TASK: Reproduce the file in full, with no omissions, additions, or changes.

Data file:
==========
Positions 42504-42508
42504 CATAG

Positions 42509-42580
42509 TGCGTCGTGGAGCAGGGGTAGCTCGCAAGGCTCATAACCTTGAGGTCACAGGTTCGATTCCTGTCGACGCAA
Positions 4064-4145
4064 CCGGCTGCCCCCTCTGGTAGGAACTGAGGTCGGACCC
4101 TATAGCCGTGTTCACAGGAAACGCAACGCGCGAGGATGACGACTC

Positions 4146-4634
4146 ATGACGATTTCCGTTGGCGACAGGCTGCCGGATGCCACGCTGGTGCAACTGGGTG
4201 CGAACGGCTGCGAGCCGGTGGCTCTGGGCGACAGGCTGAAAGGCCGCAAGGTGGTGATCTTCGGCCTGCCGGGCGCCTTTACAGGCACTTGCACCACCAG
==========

Positions 42504-42508
42504 CATAG

Positions 42509-42580
42509 TGCGTCGTGGAGCAGGGGTAGCTCGCAAGGCTCATAACCTTGAGGTCACAGGTTCGATTCCTGTCGACGCAA
Positions 4064-4145
4064 CCGGCTGCCCCCTCTGGTAGGAACTGAGGTCGGACCC
4101 TATAGCCGTGTTCACAGGAAACGCAACGCGCGAGGATGACGACTC

Positions 4146-4634
4146 ATGACGATTTCCGTTGGCGACAGGCTGCCGGATGCCACGCTGGTGCAACTGGGTG
4201 CGAACGGCTGCGAGCCGGTGGCTCTGGGCGACAGGCTGAAAGGCCGCAAGGTGGTGATCTTCGGCCTGCCGGGCGCCTTTACAGGCACTTGCACCACCAG